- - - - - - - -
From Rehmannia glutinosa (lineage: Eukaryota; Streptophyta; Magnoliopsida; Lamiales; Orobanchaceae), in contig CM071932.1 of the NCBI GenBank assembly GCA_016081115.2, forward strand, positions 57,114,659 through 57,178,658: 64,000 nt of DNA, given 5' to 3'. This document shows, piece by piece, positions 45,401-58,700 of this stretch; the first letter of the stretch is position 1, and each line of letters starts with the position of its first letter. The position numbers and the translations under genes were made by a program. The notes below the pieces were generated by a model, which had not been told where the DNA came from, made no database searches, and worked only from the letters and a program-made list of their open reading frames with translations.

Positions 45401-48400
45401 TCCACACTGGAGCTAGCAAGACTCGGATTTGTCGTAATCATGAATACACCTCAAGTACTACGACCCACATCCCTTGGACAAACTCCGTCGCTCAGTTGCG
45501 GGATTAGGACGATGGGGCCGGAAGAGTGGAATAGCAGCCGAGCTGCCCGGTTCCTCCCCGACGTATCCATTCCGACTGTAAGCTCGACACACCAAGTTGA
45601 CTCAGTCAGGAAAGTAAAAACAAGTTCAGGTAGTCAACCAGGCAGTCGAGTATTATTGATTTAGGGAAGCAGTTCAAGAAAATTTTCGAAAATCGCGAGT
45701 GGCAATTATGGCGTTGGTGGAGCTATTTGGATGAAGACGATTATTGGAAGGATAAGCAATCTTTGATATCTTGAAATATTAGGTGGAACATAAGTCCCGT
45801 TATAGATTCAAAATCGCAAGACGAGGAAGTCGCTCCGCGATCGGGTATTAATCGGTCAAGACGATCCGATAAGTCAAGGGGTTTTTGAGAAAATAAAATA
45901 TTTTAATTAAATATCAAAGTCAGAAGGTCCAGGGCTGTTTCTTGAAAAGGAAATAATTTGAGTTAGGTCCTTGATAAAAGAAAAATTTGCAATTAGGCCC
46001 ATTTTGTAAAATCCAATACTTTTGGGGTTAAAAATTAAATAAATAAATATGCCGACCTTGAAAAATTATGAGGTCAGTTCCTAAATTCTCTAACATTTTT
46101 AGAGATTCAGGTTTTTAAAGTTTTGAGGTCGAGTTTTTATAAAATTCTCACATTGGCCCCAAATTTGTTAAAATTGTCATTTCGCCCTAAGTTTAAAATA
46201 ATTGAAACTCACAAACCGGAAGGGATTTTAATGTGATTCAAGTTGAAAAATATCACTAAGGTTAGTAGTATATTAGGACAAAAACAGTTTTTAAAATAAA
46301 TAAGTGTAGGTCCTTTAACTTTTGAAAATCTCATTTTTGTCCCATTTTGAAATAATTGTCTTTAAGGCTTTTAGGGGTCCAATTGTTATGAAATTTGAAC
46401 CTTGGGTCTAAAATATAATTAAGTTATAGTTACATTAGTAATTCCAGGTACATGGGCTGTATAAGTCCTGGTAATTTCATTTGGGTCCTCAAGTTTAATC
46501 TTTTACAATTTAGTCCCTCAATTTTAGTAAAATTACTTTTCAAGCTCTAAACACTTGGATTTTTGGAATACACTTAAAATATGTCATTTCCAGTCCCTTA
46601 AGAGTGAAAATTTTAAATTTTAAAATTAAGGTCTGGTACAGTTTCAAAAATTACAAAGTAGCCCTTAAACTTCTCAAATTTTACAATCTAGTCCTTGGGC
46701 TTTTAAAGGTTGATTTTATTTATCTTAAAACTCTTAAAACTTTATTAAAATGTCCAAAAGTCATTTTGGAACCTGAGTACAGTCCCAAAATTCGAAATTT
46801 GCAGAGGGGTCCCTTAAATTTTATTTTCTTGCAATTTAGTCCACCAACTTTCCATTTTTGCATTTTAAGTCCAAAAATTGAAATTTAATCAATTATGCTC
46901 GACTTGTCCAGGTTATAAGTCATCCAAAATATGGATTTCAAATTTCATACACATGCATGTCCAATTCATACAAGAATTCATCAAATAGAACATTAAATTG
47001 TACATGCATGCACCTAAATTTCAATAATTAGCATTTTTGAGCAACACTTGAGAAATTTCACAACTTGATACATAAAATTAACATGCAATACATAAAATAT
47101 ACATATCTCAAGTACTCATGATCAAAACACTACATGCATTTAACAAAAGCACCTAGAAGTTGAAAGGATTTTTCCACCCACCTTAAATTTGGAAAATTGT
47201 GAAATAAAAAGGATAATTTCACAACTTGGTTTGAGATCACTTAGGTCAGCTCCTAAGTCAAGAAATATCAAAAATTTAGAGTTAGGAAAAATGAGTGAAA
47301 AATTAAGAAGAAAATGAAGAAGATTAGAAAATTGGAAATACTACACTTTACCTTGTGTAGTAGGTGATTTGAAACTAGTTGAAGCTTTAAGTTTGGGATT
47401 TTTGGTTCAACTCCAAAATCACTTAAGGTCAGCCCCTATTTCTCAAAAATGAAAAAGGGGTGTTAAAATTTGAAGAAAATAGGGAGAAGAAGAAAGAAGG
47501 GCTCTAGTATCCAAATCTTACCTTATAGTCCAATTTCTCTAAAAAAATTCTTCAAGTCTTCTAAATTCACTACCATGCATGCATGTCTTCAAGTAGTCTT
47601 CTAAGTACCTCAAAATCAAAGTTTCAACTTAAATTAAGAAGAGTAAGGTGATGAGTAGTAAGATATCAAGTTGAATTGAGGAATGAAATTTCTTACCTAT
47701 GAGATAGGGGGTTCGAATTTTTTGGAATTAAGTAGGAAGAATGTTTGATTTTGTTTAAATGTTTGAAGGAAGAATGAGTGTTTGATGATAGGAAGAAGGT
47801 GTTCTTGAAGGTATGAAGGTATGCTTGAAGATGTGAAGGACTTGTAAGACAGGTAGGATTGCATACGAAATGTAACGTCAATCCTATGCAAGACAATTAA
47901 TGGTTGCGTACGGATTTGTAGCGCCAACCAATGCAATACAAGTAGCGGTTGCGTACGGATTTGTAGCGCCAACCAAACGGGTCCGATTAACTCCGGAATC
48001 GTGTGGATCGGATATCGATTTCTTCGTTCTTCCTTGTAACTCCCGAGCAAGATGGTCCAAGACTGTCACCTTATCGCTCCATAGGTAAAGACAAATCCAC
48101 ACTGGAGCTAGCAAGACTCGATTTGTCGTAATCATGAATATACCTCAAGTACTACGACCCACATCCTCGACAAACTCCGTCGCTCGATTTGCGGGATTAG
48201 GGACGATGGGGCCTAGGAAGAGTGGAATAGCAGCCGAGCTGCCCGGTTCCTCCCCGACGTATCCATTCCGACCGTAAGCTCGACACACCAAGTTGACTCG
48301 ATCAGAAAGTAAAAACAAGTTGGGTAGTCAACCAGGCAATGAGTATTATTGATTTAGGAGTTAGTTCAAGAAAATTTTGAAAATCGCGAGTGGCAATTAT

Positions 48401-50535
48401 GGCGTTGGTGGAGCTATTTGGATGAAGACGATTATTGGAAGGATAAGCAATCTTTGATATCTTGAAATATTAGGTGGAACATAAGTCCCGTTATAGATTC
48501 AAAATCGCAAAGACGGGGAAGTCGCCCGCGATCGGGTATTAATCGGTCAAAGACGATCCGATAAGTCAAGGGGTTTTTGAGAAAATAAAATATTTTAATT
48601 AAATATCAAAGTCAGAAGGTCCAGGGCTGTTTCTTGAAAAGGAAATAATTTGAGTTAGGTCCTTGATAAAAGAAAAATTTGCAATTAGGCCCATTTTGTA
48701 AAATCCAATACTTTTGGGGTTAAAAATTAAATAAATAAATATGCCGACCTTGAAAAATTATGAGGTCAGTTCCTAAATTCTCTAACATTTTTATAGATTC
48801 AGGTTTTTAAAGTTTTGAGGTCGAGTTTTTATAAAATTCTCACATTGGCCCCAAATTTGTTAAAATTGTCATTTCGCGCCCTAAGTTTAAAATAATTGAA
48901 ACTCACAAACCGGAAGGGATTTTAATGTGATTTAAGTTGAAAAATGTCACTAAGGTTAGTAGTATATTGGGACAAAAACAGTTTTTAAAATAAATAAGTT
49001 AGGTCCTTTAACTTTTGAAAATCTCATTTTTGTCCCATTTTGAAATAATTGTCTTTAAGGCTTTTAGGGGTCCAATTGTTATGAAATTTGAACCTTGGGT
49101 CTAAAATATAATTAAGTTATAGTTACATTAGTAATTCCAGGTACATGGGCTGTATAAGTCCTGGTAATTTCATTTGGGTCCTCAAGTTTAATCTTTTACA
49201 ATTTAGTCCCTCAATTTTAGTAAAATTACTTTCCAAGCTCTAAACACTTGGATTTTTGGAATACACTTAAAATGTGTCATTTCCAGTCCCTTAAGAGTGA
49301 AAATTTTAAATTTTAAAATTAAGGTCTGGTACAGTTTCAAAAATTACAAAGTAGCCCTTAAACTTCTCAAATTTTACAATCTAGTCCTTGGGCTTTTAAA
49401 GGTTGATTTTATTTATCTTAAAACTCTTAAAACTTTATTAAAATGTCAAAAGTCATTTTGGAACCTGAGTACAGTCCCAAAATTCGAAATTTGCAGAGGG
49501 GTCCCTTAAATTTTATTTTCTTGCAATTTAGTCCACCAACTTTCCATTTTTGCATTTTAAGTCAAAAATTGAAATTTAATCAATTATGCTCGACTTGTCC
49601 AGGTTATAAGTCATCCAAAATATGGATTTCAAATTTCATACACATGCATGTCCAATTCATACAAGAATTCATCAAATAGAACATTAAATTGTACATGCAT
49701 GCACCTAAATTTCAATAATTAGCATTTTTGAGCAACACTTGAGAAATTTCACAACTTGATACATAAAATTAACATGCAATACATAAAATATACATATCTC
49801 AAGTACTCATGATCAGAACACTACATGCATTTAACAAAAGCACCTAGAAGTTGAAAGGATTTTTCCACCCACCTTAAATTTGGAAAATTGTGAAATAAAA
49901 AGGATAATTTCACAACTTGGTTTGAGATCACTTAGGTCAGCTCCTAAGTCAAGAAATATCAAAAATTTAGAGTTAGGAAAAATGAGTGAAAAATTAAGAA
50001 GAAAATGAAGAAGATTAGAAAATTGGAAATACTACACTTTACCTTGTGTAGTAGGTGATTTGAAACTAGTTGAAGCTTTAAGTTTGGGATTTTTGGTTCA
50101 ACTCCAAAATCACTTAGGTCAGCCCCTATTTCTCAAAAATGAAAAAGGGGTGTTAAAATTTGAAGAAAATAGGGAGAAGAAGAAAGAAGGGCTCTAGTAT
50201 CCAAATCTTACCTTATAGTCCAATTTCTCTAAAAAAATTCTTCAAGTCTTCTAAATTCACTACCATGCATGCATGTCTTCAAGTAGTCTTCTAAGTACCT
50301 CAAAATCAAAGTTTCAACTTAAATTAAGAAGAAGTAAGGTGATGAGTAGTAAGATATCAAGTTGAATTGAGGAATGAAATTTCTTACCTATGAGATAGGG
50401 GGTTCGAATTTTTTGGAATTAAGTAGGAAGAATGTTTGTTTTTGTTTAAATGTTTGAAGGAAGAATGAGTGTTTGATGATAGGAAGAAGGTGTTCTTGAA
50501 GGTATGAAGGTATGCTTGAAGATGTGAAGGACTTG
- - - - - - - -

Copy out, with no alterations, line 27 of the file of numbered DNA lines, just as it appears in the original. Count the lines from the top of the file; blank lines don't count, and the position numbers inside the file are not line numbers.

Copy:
47801 GTTCTTGAAGGTATGAAGGTATGCTTGAAGATGTGAAGGACTTGTAAGACAGGTAGGATTGCATACGAAATGTAACGTCAATCCTATGCAAGACAATTAA